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Staying Independent for Life

The Suffolk County Department of Health Services has begun making major strides in its effort to prevent falls in the county’s elderly population, one of the department’s primary goals as outlined in its Community Health Assessment 2010-2013.

Falls are the leading cause of injury among New Yorkers over 65 years of age. They account for $1.5 billion in annual hospitalization charges and $123.5 million in annual outpatient emergency department charges, according to the New York State Department of Health.

“In keeping with our prevention agenda, Suffolk County identified injury as a public health priority,” said County Executive Steve Levy. “Recognizing that injuries resulting from falling can change the lives of older residents in dramatic and irreversible ways, our health department reached out to local agencies, hospitals, colleges and organizations and formed the Injury Prevention Committee.”

In 2010, the Division of Preventive Medicine began offering a program entitled “Stepping On: Building Confidence and Reducing Falls,” at county senior citizen centers, libraries, and other organizations that target the senior citizen population.   The program, which was featured in the Journal of the American Geriatrics Society, is proven to reduce the number of falls for participants by 31 percent. Suffolk County was selected as only one of three counties across the state to receive the training to implement the program by the Centers for Disease Control and Prevention (CDC) and New York State Department of Health.

The Stepping On program is a seven-week series of two-hour workshops led by a health professional and a peer leader.  Each week, a maximum of 18 participants focus on a specific topic, such as avoiding home hazards, improving balance and strength, choosing safe footwear, maintaining healthy vision and learning about medications and their side effects.  Experts in physical therapy, ophthalmology, pharmaceuticals, and occupational therapy are invited to share their expertise with participants.

“Due to the overwhelming response to the ‘Stepping On’ program, the department developed a similar program entitled ‘Staying Independent for Life’ that could be shared with a wider constituency throughout Suffolk County,” said Dr. James Tomarken, Commissioner of Health Services.  “We hope that these programs will have long-term positive effects for mature residents of Suffolk County.”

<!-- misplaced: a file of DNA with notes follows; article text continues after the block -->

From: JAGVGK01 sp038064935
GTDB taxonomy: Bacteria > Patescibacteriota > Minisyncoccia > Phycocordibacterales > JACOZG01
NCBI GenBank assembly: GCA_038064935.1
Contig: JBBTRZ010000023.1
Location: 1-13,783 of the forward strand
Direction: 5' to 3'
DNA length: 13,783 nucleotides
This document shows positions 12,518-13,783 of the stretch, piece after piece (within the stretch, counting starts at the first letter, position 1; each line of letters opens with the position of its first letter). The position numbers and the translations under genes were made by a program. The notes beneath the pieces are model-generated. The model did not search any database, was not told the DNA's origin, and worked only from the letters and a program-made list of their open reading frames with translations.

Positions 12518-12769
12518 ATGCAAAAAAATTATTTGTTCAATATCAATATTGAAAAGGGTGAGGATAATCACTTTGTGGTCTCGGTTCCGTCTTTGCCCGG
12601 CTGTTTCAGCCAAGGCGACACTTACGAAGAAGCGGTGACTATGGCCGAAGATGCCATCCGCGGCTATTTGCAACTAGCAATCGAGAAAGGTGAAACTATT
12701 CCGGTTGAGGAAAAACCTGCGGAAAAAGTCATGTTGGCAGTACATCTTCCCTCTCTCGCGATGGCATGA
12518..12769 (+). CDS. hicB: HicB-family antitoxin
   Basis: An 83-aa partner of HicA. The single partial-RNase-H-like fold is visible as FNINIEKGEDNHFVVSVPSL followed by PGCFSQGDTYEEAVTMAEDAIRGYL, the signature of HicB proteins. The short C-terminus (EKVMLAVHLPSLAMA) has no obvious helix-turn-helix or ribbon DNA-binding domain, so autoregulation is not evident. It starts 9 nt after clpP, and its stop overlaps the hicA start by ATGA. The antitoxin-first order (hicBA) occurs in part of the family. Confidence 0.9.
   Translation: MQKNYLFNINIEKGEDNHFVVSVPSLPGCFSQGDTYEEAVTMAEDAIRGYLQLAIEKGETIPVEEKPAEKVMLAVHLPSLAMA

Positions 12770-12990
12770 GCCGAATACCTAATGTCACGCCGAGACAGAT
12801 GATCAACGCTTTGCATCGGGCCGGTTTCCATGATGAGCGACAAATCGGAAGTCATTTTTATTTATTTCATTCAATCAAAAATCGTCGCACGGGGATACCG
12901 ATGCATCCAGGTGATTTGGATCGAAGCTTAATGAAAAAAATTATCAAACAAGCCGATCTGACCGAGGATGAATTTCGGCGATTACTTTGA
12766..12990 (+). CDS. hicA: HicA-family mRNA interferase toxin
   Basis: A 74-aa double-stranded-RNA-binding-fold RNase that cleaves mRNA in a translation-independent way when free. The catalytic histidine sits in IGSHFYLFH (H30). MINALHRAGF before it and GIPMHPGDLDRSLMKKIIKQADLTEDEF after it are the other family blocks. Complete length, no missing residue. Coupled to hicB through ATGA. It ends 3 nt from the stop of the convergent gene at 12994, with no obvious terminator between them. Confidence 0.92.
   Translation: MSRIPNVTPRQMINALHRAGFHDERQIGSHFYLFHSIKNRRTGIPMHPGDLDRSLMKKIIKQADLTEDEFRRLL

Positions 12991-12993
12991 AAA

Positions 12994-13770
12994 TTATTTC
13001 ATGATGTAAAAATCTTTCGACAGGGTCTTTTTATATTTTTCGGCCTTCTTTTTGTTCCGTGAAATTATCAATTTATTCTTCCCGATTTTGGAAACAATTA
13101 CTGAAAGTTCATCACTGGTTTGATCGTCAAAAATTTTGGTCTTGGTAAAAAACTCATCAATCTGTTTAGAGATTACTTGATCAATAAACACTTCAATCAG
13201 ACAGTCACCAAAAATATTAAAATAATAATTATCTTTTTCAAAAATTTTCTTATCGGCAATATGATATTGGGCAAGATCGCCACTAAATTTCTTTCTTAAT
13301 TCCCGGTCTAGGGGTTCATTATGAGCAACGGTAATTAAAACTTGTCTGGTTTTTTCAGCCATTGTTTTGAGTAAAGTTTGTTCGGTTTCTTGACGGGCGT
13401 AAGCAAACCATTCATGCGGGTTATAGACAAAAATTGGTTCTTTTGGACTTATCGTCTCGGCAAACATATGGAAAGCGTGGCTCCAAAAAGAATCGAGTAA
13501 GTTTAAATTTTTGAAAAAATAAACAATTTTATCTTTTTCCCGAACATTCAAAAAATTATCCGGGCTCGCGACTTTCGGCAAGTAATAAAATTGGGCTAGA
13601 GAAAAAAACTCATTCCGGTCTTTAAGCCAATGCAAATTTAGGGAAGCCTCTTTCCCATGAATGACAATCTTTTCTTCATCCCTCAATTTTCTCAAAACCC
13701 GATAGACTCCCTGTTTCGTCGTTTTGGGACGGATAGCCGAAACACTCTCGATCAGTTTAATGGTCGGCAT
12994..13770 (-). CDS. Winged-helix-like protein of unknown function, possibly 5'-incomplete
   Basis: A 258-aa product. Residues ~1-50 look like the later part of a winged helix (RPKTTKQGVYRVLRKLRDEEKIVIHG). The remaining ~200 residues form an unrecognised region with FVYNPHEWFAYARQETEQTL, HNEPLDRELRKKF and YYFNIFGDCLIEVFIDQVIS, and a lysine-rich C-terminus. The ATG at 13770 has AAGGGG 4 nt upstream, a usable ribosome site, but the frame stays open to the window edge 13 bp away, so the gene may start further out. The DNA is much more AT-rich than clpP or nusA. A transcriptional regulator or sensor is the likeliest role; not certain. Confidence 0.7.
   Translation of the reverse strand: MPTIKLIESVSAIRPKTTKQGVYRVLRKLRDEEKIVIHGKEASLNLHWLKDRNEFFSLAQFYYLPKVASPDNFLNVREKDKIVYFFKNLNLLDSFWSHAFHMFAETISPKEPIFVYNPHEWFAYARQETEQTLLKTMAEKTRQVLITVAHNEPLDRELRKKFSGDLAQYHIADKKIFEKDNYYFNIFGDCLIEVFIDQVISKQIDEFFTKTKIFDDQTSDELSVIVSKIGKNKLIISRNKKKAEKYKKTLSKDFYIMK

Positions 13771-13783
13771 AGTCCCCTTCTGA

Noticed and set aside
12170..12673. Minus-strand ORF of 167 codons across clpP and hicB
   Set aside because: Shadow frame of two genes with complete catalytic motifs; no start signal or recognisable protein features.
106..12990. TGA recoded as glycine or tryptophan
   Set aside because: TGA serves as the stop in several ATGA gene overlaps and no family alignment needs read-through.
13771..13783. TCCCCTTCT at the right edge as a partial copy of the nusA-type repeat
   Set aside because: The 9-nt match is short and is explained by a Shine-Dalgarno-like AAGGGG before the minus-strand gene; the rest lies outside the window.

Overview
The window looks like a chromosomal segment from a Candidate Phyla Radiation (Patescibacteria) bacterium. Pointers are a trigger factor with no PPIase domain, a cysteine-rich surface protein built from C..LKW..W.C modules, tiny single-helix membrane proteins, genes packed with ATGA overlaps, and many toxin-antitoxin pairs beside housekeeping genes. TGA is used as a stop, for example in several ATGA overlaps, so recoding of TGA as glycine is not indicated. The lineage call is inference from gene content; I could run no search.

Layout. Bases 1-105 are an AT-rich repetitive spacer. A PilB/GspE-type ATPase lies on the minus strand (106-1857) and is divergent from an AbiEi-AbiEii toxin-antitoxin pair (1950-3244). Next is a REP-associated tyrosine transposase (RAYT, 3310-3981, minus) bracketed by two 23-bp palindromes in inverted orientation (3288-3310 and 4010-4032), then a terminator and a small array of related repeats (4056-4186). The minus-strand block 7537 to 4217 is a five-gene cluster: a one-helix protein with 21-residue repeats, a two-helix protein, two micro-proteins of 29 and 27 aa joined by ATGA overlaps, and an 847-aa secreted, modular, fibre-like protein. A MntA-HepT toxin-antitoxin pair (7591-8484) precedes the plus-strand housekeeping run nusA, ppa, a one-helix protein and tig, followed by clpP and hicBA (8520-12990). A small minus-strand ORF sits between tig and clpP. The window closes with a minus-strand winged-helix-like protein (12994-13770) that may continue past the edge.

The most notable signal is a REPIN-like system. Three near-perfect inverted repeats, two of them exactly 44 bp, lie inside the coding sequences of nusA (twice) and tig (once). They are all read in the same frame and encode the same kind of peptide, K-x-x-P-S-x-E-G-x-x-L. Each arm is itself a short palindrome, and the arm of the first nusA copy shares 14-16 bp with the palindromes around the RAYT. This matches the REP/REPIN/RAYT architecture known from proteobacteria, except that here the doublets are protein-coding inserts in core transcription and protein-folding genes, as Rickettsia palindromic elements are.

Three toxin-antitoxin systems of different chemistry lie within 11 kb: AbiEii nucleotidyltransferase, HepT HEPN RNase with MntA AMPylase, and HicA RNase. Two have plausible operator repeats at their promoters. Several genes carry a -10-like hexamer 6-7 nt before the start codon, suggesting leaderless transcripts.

According to Dr. Tomarken, over 330 senior citizens participated in the injury-prevention education programs in 2010.  Combined, both Staying Independent for Life and Stepping On will reach at least 900 senior citizens in Suffolk County in 2011.

The most recent “Stepping On” class was held at Arbors Assisted Living Facility East in Islandia where Recreation Director Barbara Tate, and Administrator John Giordano were honored to welcome the Stepping On program to their facility.  “Arbors is very interested in empowering its residents to learn about health behaviors that reduce the risk of falls,” said Giordano.

According to Tate, the participants at Arbors expressed a strong appreciation for all aspects of the “Stepping On” program and said that the program was beneficial and enjoyable. Participants also stated that the program created an atmosphere that was conducive to learning, and that the facilitators and speakers shared a genuine concern for their welfare.

The Suffolk County Department of Health Services thanks its partner organizations for helping to launch the programs:

Good Samaritan Hospital

Eastern Long Island Hospital

John T. Mather Memorial Hospital

St. Catherine of Siena Medical Center

St. Charles Rehabilitation Hospital

Stony Brook University Hospital

Stony Brook University School of Nursing

Lindenhurst Eye Physicians and Surgeons, P.C.

Ophthalmic Consultants of Long Island

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